What of Varro himself? We regret that he included stage plays among religious rites, though he did this against his better judgment. When, as a religious man, in many places he encouraged the worship of the gods, does he not admit that he is not of his own conviction following those beliefs, which, he asserts, owed their institution to the Roman state? He does not hesitate to admit that, if he were to found a new state, he would take his gods and their titles from the order of nature. But, since among the ancients it was the custom to hold as accepted fact the names and surnames as handed down by their ancestors, he says that he felt it a duty to write and study diligently, to the end that the common people might desire rather to worship the gods than to despise them. In these words that astute man clearly shows that he has not revealed all those things which would appear despicable, not only to himself, but even to the common crowd, if they were revealed.
Some might think I imagined this, except that he stated elsewhere, speaking of religious matters, not only that many things were true of which the knowledge was of no advantage to the common people, but also that, even if they were false, it was expedient that the people believe them true. For this reason, the Greeks concealed their sacrifices and mysteries by silence and behind walls. Here, he certainly lays bare the schemes of the supposed wise men by whom states and peoples were governed. These falsehoods afford great delight to the evil demons, who take possession of both the deceivers and the deceived, and from whose domination there is no liberation save by the grace of God, through Jesus Christ our Lord.
This brilliant and learned writer also states that it seems to him that only those who believed God to be the soul governing the world through motion and reason realized what God was. This shows that, even though he had not as yet attained the truth that the true God is not a soul, but the Creator and Maker of the soul, yet, had he been free to go against public opinion, he would have admitted and argued that one God, governing the world through motion and reason, should be worshiped. Then there would remain but one dispute with him on this matter—namely, that he should say that God was a soul, and not rather the Creator of the soul.
He states, also, that for more than 170 years the ancient Romans worshiped gods without an image. ‘If this custom,’ he says, ‘had endured to the present, the gods would have been reverenced by a purer worship.’ In favor of this opinion, he brings forward as witness, among others, the Jewish nation, and he does not hesitate to conclude that passage by saying that those who first set up images of the gods for the people took awe away from their fellow citizens and added to their errors. He wisely considered that the gods can be readily despised when seen in the lifelessness of images. He does not say that they transmitted error, but added to their errors, for he wishes it to be understood that there were errors even without the images. Hence, when he states that only those who believed God to be the soul governing the world had realized what God is, and that he considers that religion would be more purely observed without images, who can fail to see how close he has come to the truth? For, if he could have opposed so inveterate an error, it would have been by his belief in one God by whom the world is governed, and by his contention that this God should be worshiped without an image. Having come so close to the truth in this, he might perhaps have been easily reminded of the mutability of the soul, and thus might have recognized as the true God that immutable Nature which created the soul.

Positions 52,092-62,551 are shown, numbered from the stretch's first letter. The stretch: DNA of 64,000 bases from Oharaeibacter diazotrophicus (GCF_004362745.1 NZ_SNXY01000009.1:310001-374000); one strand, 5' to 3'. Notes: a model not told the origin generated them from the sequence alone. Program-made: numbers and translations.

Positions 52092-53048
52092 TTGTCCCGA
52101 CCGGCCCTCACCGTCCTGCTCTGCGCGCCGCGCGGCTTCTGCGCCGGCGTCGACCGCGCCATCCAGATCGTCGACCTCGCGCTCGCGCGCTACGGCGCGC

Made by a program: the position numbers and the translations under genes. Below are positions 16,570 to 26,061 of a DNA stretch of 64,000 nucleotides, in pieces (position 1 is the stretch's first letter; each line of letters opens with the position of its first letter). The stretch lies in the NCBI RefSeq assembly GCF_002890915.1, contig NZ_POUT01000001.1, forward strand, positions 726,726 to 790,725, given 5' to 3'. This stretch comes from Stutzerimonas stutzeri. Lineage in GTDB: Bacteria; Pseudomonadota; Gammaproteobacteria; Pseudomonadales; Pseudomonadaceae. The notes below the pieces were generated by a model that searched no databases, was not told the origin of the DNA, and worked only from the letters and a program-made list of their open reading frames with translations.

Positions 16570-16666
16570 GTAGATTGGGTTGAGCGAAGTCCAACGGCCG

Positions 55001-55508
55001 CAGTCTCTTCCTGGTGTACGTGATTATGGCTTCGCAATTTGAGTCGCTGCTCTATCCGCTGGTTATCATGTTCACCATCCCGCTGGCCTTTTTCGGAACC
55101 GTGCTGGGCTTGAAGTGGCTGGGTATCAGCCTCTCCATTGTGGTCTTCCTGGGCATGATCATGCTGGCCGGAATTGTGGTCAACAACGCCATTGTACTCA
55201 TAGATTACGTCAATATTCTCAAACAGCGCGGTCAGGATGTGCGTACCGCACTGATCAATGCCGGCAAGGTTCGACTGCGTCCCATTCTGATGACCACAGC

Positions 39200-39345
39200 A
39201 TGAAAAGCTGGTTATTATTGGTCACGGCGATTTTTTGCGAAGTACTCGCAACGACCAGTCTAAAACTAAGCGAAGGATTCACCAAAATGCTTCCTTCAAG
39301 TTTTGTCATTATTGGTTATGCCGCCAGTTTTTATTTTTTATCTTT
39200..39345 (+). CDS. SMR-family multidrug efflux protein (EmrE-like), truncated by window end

Hence, whatever mockeries of the countless gods such men have set forth in their writings, they have been compelled to such admissions by the hidden will of God, but they made no attempt to persuade others. So, whatever arguments we have drawn from their books we have brought forward to refute those who refuse to acknowledge from what mighty and malignant power of the demons we have been set free by the precious sacrifice of the Holy Blood which was shed for us and by the gift of the Spirit which has been bestowed upon us.
Varro also states, regarding the genealogies of the gods, that the people were inclined to follow the poets rather than the philosophers. Thus, their ancestors, the ancient Romans, believed in the sex and generation of the gods, and arranged marriages for them. This seems to have been done for no reason save that it was the business of prudent and wise men to deceive the people in matters of religion, and by this deception not only to worship but to imitate the demons, whose chief desire was to deceive. For, just as the demons have no power except over those whom they lead astray by their deception, so also human rulers—not, indeed, the just, but those who resemble the demons—in the name of religion convince the people of the truth of what they themselves know to be false, thus binding them more closely to the state, that they may hold them subject. What weak and ignorant man could escape the combined deceit of rulers and demons?
Augustine of Hippo, The City of God, Books I–VII, ed. Hermigild Dressler, The Fathers of the Church, (Washington, DC: The Catholic University of America Press, 1950), 8:234–237.